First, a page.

MANCHESTER (Reuters) - Britain could face the biggest wave of industrial action in a generation if agreement cannot be reached on public sector pension reform, the leader of the biggest public sector union warned on Tuesday.
Unison, which represents 1.4 million of Britain’s 6.2 million public sector workers, has amassed a 30-million-pound war chest for what its head Dave Prentis said could be months of industrial action.
An overhaul of public sector pensions is part of the Conservative-Liberal Democrat coalition government’s package of austerity measures adopted after it took power in May last year to tackle a budget deficit of about 10 percent of GDP.
Ministers say pension reform is vital as the system is no longer affordable with people living longer, as well as being unfair on the taxpayer and those in the private sector.
Unions argue it would mean people would work longer and pay more for worse pensions.
Prentis told Reuters it seemed inevitable the issue would be the catalyst for the biggest wave of coordinated industrial action Britain had witnessed.
“It’s no threat that we’re going to create action bigger than the general strike,” he said, in reference to the nine days of industrial action in 1926, held in support of coal miners, which involved more than 1.5 million workers.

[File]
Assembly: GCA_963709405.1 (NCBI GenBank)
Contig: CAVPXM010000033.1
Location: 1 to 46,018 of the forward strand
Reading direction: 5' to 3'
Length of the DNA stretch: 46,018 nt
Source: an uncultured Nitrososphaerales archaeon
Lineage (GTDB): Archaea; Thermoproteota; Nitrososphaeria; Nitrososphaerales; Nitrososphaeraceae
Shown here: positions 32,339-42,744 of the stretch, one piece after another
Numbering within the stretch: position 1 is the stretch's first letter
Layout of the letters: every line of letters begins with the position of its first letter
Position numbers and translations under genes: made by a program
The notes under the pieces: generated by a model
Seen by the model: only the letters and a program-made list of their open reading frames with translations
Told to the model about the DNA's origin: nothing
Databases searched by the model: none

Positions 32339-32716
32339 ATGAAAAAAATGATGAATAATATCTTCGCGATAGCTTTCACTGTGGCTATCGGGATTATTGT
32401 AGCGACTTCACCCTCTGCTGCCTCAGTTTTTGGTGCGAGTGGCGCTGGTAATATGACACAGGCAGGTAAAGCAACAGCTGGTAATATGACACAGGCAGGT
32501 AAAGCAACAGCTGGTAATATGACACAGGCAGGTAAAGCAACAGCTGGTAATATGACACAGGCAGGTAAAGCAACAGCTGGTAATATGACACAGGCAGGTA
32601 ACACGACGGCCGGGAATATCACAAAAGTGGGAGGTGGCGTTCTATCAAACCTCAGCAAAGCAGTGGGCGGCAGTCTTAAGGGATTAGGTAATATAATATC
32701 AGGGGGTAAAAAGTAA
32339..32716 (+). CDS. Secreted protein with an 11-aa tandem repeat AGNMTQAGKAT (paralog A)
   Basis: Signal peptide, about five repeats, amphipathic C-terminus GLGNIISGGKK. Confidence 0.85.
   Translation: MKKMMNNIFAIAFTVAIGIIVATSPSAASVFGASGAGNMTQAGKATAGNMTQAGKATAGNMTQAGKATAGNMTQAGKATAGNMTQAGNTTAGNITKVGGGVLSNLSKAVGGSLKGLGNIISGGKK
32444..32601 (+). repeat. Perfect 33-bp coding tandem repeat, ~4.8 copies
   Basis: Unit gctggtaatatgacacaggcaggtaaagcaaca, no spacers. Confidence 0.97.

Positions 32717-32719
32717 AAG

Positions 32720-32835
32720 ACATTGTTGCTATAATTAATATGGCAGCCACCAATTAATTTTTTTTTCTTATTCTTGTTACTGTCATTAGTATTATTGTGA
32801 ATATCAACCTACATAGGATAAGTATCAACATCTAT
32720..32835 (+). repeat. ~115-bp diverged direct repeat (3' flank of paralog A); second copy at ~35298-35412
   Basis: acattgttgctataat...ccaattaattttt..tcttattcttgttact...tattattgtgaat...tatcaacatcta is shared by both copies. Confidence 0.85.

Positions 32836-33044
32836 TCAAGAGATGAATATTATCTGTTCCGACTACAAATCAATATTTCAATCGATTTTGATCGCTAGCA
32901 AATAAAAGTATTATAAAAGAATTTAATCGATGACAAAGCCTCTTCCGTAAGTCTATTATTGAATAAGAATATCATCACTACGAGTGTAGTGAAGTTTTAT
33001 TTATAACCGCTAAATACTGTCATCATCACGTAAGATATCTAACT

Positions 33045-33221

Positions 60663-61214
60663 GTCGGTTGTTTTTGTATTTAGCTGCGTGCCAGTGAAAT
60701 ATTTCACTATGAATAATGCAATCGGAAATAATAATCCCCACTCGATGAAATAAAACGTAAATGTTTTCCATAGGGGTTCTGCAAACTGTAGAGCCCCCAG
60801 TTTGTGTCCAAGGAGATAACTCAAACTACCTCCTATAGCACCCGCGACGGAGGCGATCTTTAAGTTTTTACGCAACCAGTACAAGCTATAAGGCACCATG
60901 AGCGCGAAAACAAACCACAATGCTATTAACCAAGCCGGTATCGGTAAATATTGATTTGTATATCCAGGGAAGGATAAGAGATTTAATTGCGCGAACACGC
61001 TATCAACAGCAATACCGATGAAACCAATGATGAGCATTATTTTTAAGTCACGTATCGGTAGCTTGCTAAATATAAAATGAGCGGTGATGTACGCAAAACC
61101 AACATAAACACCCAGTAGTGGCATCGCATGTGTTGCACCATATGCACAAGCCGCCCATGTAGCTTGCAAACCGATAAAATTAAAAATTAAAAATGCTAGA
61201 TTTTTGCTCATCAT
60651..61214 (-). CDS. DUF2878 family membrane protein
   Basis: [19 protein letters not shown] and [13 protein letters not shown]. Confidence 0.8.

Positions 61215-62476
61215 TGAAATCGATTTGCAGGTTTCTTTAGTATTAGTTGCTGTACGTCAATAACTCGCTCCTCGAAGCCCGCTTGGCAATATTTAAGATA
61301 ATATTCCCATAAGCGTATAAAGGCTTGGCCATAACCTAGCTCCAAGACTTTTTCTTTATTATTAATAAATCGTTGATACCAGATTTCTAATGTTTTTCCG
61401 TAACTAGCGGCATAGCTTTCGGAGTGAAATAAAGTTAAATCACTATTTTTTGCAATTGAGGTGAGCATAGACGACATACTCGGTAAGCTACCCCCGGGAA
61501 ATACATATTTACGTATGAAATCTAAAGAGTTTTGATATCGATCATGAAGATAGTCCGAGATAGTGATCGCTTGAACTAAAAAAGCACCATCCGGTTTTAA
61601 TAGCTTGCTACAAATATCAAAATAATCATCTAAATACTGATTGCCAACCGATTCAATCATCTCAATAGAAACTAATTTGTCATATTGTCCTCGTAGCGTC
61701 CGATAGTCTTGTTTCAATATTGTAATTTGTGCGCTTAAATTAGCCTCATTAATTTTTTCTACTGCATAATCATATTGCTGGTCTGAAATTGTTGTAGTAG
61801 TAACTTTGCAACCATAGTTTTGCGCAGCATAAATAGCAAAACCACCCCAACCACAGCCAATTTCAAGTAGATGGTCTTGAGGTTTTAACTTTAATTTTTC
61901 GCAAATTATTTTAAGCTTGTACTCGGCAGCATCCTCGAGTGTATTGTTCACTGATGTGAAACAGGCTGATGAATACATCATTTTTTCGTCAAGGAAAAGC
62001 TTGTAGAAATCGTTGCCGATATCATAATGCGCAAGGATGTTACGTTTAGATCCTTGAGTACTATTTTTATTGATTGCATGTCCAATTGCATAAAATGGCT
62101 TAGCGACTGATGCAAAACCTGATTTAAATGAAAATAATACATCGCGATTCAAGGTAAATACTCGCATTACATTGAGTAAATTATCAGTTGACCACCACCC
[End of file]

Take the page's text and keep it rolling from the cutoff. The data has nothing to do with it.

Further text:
“The numbers involved will be bigger than the general strike,” he said in an interview at Unison’s conference in Manchester.
So far, Britain has avoided the large-scale strikes and protests seen in other European countries including Greece, France, Portugal, Denmark, the Czech Republic and Serbia over austerity plans and cuts to pensions.
In Spain, the government passed pension reforms in January with the backing of unions, but there seems little chance of that happening in Britain.
The proposed reforms would see final salary schemes replaced by pensions based on whole-career earnings, employees contributing more and a rise in the retirement age.
Talks between ministers and union chiefs are due next Monday, the last such scheduled discussions, but Prime Minister David Cameron has said: “There was no question of climbing down.”
Prentis said he saw little chance of a resolution. “There’s a chasm between us and it’s very difficult how the bridge can be built to enable us to reach a compromise,” he said.
Britain’s largest civil service union and two teaching unions will also stage a strike over the issue on June 30, involving some 750,000 workers in what will be the largest industrial action for decades.
With some 330,000 public sector workers expected to lose their jobs, weak economic growth, higher taxes, inflation running at 4.5 percent — double the central bank’s target — Prentis said workers would not back down on pensions.
“We’ll take the action for as long as it takes,” he said.
Reporting by Michael Holden; Editing by Janet Lawrence